Welcome to Summer Number Two!
This summer we are continuing the work started on Hog Island. Monthly, we will measure longest leaf, take basal and frontal area pictures of each plant, and measure topographic change at each plant stake. We also installed five groundwater wells with salinity and pressure loggers along a transect extending from the start of the vegetation zone on the beach to the foredune.
After installing wells and making our first round of summer measurements, we are currently working on data entry. Elsemarie and Sara are organizing hundreds of photos and automating the photo-analysis process. While it will take some time to figure out, automating will save us loads of time later on when we need to measure the basal and frontal areas calculated for all our remaining plants!
Our team for this summer looks a little different than last year. While the PIs Laura Moore, John Bruno and Don Young, as well as postdoc Evan Goldstein, remain the same, Elsemarie has assumed the role of graduate student lead (since Theo is graduating this summer!), Sara Hahne has replaced Sarah Margolis as REU, and there are some new helpers! Here are some brief introductions.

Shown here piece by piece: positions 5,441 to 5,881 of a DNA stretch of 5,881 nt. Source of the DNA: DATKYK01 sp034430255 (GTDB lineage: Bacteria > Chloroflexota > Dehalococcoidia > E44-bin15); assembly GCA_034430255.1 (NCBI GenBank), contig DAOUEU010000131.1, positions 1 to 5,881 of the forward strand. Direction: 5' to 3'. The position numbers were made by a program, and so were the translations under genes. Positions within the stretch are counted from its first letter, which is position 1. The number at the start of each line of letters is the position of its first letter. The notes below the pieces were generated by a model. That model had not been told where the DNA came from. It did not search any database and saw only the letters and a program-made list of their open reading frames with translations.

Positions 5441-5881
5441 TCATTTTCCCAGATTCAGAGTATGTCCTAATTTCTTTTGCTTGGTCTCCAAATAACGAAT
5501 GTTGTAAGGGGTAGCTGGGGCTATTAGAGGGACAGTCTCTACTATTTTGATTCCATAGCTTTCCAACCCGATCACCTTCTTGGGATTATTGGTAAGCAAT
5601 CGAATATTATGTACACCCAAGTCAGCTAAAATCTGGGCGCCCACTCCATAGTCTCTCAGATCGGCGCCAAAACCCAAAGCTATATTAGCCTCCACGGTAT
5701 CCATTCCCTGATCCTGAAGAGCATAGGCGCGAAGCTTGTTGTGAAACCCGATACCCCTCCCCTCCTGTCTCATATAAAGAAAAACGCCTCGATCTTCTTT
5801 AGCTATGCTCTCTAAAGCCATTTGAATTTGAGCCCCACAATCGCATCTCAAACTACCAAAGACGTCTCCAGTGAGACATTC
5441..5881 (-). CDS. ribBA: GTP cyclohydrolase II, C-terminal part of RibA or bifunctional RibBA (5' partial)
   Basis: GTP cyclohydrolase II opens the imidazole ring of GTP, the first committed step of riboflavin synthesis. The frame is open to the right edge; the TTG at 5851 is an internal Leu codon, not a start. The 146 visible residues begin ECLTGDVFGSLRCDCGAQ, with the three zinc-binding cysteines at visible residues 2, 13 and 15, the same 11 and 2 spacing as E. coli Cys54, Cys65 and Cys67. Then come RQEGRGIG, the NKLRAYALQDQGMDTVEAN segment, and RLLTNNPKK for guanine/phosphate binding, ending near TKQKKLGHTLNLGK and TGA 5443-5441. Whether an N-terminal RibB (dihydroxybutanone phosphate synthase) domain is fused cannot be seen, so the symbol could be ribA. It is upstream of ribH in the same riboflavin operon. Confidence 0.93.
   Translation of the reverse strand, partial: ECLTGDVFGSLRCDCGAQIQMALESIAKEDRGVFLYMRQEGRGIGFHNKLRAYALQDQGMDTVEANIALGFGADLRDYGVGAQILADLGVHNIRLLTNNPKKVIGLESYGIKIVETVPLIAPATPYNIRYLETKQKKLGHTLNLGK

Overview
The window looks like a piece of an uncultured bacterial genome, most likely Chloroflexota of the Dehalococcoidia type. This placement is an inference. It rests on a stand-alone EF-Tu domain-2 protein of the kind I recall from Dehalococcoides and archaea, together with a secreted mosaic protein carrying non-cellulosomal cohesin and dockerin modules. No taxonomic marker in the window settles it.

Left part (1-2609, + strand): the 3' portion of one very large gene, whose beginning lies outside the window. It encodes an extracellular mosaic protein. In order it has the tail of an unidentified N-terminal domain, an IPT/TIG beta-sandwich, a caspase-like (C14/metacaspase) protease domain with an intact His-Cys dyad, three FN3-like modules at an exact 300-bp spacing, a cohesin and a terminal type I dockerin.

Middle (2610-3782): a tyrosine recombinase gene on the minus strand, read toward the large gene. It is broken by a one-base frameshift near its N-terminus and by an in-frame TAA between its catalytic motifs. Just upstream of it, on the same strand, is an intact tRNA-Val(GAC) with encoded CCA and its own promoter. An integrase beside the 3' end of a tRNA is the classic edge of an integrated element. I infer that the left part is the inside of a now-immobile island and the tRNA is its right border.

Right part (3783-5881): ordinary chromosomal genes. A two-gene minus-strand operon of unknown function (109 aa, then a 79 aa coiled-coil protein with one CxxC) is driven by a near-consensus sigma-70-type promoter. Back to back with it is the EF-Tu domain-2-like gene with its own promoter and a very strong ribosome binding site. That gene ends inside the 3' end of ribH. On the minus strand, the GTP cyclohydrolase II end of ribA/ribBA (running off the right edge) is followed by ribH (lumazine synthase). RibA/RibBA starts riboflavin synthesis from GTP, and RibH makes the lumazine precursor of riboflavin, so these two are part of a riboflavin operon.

Elsemarie just finished her first year as a Ph.D. student in the Moore Lab (the Coastal Environmental Change Lab) at UNC-CH and is taking care of the dune vegetation experiment this summer. She graduated in May 2014 from Wheaton College, IL, with a B.S. in Environmental Studies.
Sara is a REU summer intern working with Elsemarie. She is a junior at Wheaton College (IL) and will graduate in 2017 with a B. S. in Geology.
Margaret is a Masters student working in Laura Moore’s Coastal Environmental Change Lab at the University of North Carolina. When she’s not lending a hand to the Hog Island vegetation experiment, she investigates holistic coastline response to climate change and human modifications. Margaret earned her B.A. from Vanderbilt University in 2014 with majors in Earth and Environmental Science and English Literature.
Amber is working with postdoc, Evan Goldstein, to make high-resolution elevation maps of our field site with photos taken from a kite. She will graduate in May 2016 from Duke University with a B.A. in Earth and Ocean Sciences and Media Studies.